Combining science and entertainment: PhD researcher wins science slam

March 15, 2017

With his presentation “Dissociation of two-particle excitations – or how to break up couples", Jens Wehner, physicist and doctoral researcher at the Max Planck Institute for Polymer Research (MPI-P) successfully participated in three different science slams in Mannheim, Wiesbaden and Bonn. On March 15, 2017, he performes at the international competition for science communication, Famelab, in Karlsruhe.
Comparing electron-hole pairs to male-female relationships shows how a bonding between two partners can be weakened. Zoom Image
Comparing electron-hole pairs to male-female relationships shows how a bonding between two partners can be weakened.

Explaining research subjects to a non-scientific audience in an entertaining and concise way, this is what the concept of science slams stands for. In a ten-minute presentation, the slammer introduces their science project to the audience – often supported by drawings, videos or pictures. Jens Wehner’s presentation was a huge success, as the audience gave him the most votes at the event in Mannheim, which took place in January 2016 and at the science slam one month later in Wiesbaden. On March 7, his performance in Bonn was equally well received and won the second prize.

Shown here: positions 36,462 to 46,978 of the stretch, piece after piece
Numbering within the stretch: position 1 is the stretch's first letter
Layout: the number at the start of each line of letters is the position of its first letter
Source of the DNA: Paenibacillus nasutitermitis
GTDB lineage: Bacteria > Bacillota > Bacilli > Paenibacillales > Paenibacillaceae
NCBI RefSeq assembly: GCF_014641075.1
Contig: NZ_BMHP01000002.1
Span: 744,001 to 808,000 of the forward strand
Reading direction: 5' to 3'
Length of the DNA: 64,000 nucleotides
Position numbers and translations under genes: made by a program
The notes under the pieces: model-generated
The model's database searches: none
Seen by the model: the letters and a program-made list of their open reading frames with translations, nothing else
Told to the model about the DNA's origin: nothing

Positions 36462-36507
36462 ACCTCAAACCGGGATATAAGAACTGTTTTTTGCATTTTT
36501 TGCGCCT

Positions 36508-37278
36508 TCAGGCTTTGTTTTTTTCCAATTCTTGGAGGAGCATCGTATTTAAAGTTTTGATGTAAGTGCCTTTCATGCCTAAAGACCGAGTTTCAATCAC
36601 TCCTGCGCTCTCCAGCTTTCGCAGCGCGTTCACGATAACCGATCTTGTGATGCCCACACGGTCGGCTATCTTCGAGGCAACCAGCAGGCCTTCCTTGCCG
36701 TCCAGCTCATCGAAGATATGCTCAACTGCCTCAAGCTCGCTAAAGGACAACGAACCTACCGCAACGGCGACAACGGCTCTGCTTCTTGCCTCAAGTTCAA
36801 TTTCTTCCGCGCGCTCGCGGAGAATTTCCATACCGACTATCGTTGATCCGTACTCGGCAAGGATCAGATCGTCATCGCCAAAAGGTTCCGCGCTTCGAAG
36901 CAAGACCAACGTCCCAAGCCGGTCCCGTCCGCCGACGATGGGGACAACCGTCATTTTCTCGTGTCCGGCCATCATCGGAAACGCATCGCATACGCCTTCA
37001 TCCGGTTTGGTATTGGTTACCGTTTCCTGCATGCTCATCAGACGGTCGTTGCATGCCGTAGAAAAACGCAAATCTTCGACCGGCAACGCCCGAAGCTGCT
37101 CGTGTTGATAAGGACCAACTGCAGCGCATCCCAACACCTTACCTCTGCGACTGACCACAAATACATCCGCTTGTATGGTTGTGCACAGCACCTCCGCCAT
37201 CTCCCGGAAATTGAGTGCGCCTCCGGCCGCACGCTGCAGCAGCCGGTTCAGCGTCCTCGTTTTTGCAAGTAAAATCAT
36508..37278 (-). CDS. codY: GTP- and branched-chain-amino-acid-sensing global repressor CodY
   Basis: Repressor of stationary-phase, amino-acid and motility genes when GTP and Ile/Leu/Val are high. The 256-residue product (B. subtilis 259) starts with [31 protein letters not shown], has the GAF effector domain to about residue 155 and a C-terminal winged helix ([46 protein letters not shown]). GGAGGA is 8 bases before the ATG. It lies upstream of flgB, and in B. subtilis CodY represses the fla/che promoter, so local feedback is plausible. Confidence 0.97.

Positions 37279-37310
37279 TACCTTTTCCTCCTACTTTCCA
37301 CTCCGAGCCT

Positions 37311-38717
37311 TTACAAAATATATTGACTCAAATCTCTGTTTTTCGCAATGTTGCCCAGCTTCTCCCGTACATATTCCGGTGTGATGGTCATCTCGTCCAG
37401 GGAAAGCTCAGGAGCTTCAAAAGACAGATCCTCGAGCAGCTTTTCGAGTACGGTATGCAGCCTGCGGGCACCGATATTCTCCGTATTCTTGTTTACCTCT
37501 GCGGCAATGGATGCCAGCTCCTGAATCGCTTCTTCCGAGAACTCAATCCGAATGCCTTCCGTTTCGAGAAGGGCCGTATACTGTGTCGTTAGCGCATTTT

In his slam, Wehner presents an analogy between his research on electron-hole pairs in solar cells and male-female relationships. This involves practical tips on how to best resolve relationships by splitting up the couple into two individuals – illustrated with examples from theoretical physics: when a light particle, also called photon, hits a solar cell and is absorbed, an electron-hole pair is formed. Particularly in the case of organic solar cells, mainly consisting of carbon, water and some nitrogen as well as oxygen, the pair binds very strongly and cannot be split in two by means of thermal energy. Only with the help of special molecules, called fullerene derivates, the pairs disunite again. Now the free electrons and holes migrate to the electrodes of the solar cell and thereby generate electricity. As a doctoral researcher at the MPI-P, Wehner investigates the movement of electron-hole pairs and how fullerenes cause the pairs to split up.

Jens Wehner at the science slam in Wiesbaden. Zoom Image
Jens Wehner at the science slam in Wiesbaden.

Next on Wehner’s list of events is the Famelab in Karlsruhe on March 15, 2017, where he will compete with other science slammers. Yet here the rules are differently, as he is not allowed to use slides to support his performance, which should not last more than three minutes. A jury chooses the winner who is entitled to a prize money and also gets to participate in the finals of the German Famelab in Bielefeld.

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